Favorite Autumn Butternut Pork Stew to the Rescue (Slow or Pressure Cooker)

Posted by Kelli Jennings on


Do your days begin to feel a time-squeeze with less daylight hours?  Although the number of hours in the day stays the same, less daylight often makes me feel more rushed than ever.

For many people, less time equals less cooking.  I know this because it’s this aspect of life I work on most with clients (of course!). And, I’m the first to admit that I don’t have hours to spend in the kitchen.  I need and use quick recipes…but, I’m still dedicated to cooking nourishing, health-promoting meals.  One of my all-time favorite time-saving tools is the slow cooker.  And, my new favorite on is the Instant Pot. Whether you cook slow or with a pressure cooker, you can get a fantastic meal on the table, and do very little work after the initial prep.

Either method allows the flavors to come together beautifully, and if using meat, meat to become fork-tender.

This week, I’m sharing one of my favorite Autumn Slow Cooker recipes, Butternut Pork Stew, instructions for slow cooking, instructions for pressure cooking, and a few bonus slow-cooker recipe resources for meat-eaters and vegetarians alike..

Recipe of the Week:  Delicious Butternut Pork Stew


  • 1 1/2 pounds pork boneless loin, cut into 1-inch cubes
  • 1 Tbsp butter or avocado oil
  • 3 medium carrots, cut into 1/4-inch slices (1 1/2 cups)
  • 1 medium onion, chopped (1/2 cup)
  • 32 ounces chicken broth
  • 2 cups 1/2-inch diced peeled parsnips (or an additional 4 carrots if not parsnips available)
  • 1 1/2 cups 1-inch cubes peeled butternut squash
  • 1/2 teaspoon salt
  • 1/2 teaspoon pepper
  • 3 tablespoons flour OR 1.5 Tbsp cornstarch for gluten-free
  • 3 tablespoons butter or organic coconut oil


Slow Cooker:

  1. Place butter or avocado oil in large saute pan over medium high heat. Saute pork to brown on all sides, just 1-2 minutes per side.
  2. Mix all ingredients except flour and butter in 3 1/2- to 6-quart slow cooker.
  3. Cover and cook on low heat setting 6 to 7 hours (or high heat setting 3 to 4 hours) or until pork is no longer pink and vegetables are tender.
  4. Mix flour and butter. Gently stir flour mixture, 1 spoonful at a time, into pork mixture until blended.
  5. Cover and cook on high heat setting 30 to 45 minutes, stirring occasionally, until thickened.

Electric Pressure Cooker (here’s the Instant Pot I use):

  1. Turn pressure cooker on to saute function. When hot, add butter or avocado oil and saute pork to brown on all sides, just 1-2 minutes per side.
  2. Switch pressure cooker to the stew/meat setting for 45 minutes.
  3. Add all ingredients except flour and butter.
  4. Close cooker and allow to cook. It will take an additional 10-15 minutes to build pressure and 10 minutes to natural release pressure after cooking.
  5. After natural release of 10 minutes after cooking, mix flour and butter in small bowl.
  6. Switch cooker back to saute, gently stir in flour mixture, 1 spoonful at a time, until blended.
  7. Cook on saute setting 5-10 minutes, stirring occasionally, until thickened. Enjoy!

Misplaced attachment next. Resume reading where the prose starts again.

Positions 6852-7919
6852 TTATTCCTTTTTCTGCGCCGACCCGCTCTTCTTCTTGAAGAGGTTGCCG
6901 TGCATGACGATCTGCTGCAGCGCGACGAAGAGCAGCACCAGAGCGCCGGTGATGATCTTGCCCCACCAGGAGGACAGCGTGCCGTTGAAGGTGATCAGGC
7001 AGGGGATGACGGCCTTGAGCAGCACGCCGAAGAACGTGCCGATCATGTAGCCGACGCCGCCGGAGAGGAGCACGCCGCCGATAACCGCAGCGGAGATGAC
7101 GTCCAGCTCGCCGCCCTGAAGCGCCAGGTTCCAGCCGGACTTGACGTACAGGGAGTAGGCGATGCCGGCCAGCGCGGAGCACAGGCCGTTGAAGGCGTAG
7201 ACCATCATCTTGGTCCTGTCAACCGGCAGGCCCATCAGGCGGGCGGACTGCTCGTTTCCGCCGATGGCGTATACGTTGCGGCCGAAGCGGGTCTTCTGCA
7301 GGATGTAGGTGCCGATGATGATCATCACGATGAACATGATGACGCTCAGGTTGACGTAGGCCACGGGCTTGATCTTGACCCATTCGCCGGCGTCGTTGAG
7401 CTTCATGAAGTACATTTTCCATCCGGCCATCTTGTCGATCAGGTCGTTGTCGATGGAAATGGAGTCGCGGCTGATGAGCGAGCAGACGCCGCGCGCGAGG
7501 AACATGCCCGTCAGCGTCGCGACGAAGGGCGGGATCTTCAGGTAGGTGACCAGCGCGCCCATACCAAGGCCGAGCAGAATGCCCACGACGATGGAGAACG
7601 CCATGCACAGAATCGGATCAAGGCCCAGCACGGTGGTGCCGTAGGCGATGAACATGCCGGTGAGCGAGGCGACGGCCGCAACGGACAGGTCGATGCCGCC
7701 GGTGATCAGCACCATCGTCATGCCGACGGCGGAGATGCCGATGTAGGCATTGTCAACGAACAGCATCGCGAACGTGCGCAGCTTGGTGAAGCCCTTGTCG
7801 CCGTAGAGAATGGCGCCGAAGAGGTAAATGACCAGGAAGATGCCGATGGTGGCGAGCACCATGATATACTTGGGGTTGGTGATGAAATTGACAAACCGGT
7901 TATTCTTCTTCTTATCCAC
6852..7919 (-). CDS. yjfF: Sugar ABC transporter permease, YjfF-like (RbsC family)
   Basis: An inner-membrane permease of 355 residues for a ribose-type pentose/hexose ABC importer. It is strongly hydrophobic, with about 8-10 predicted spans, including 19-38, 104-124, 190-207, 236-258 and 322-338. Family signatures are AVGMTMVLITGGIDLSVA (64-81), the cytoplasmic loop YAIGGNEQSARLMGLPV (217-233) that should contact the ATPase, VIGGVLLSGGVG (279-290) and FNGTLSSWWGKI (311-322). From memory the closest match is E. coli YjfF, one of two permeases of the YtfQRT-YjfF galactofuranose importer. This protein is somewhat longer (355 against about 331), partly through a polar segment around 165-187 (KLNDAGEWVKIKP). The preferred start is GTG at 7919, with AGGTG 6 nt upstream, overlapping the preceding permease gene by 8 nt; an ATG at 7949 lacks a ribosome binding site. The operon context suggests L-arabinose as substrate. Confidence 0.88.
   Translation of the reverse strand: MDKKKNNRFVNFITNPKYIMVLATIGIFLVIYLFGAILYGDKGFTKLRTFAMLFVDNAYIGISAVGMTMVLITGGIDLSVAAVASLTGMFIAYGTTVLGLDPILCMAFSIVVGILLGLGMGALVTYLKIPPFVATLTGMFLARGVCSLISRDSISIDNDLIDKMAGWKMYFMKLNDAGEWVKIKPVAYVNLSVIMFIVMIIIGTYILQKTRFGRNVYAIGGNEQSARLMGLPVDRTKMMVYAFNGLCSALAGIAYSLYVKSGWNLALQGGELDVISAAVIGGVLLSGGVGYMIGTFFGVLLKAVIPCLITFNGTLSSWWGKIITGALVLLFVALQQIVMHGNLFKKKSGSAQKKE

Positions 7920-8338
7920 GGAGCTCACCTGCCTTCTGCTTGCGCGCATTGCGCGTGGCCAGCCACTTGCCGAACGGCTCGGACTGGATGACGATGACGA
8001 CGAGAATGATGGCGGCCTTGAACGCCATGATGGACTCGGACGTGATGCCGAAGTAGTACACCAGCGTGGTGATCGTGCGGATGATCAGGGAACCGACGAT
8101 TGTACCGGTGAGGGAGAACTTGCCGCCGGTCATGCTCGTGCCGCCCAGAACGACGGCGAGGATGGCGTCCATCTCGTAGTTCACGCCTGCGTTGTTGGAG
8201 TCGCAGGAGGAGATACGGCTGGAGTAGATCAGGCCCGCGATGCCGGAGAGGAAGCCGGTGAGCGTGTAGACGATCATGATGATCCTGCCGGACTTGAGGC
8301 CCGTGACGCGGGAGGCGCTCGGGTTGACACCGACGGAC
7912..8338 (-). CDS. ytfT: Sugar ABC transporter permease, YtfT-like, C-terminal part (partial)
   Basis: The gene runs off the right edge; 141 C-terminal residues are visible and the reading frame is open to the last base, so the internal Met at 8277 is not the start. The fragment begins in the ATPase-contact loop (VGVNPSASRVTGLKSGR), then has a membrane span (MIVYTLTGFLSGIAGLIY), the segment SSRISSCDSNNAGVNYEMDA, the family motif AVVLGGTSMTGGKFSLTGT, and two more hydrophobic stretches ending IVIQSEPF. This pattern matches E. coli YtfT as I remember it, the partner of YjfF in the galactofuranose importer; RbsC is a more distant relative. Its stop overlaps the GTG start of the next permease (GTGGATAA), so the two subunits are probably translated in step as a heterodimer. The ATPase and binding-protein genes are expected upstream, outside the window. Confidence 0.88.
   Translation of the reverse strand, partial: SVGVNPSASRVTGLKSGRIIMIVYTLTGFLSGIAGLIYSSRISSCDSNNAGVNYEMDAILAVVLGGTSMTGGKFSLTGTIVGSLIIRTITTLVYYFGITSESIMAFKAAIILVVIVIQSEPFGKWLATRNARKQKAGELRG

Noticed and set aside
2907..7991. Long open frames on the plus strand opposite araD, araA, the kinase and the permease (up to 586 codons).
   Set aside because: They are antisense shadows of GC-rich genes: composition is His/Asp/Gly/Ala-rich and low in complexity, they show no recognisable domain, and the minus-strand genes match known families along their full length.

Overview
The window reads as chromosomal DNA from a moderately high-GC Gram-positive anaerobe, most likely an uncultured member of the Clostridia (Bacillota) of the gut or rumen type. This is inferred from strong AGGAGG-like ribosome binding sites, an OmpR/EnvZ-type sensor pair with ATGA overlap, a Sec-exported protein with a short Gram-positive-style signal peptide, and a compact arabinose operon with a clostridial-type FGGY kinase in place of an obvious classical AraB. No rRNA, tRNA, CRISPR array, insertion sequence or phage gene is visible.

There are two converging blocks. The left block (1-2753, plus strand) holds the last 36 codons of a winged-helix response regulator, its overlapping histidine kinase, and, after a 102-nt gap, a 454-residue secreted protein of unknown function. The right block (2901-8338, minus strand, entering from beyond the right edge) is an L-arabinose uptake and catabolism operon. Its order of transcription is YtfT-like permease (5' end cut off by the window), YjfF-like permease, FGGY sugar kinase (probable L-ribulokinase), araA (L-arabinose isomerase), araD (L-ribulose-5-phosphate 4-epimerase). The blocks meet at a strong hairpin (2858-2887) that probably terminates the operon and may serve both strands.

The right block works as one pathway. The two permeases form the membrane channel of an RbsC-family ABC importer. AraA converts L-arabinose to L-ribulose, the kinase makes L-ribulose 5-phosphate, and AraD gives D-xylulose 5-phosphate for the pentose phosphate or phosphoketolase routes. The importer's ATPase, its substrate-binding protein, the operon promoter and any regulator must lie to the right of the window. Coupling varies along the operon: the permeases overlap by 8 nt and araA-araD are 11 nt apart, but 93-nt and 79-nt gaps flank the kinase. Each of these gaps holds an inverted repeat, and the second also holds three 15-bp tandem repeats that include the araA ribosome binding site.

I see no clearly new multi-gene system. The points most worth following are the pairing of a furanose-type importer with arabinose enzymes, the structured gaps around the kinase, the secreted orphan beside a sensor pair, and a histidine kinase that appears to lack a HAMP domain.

The 9-in-1 electric pressure cooker serves as my slow-cooker, my pressure cooker, my rice cooker, and my homemade yogurt maker. I seriously need another because I have to organize what I’m cooking around what’s already in there- seriously I use it 5 of 7 days per week. Anyway, if you’re interested, this is the newer version of my Instant Pot – it looks like mine is only offered used now:




Yes, I love my instant pot. But I have survived years and years with my slow cooker (and actually, my instant pot doubles as a slow cooker, so I only have the one device now). If you think slow cookers are out-dated, over-rated, or complicated (yes, I’m in a rhyming mood), you ought to give one another try.  They are amazingly simply time savers that de-stress dinner time and allow for wonderfully healthful meals.  They can make cooking for a family easy.  Or, they can provide freezable leftovers if cooking for one or two (just cool, divide into appropriate portions, and freeze in freezer baggies for up to 6 months).


Here’s more recipes to get you going this Autumn Winter:

Meat-Based from Rubies and Radishes: http://www.rubiesandradishes.com/2013/09/25/15-best-paleo-slow-cooker-recipes/

Vegetarian from Oh My Veggies: http://ohmyveggies.com/50-vegetarian-slow-cooker-recipes/

Both meat-based and vegetarian recipes can be used to keep dinners “light at night.” Simply omit any extra grains/carbohydrates most nights and load up on additional vegetables on the side of these recipes.  For more information on my dinner strategies and recommendations for optimal cycling weight and health, see this post.

Want to learn more about electric pressure cooking with a tool like the Instant Pot. Here’s my post on why I LOVE mine.  And, I will be updating it soon with new recipes because I keep learning more tricks.

The best reason to use a slow cooker or electric pressure cooker? More time to ride, run, and climb.  That’s right…dinner’s practically cooking itself, so go ahead and get in a few more miles.

Fuel Your Adventure.  Nourish Your Body. 

image c/o tasteofhome.com

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***Affiliate Disclaimer: Some of the links above are affiliate links based completely on my own professional opinions and recommendations. Long before affiliate links, I provided links to online products so that my readers and clients across the country and world would have an easy way to purchase them without confusion. I do NOT align my recommendations with any one company, but thoroughly research and practice them. When you purchase through an affiliate link, the prices stays the same for you, but I receive a very small commission that helps make this blog possible.***

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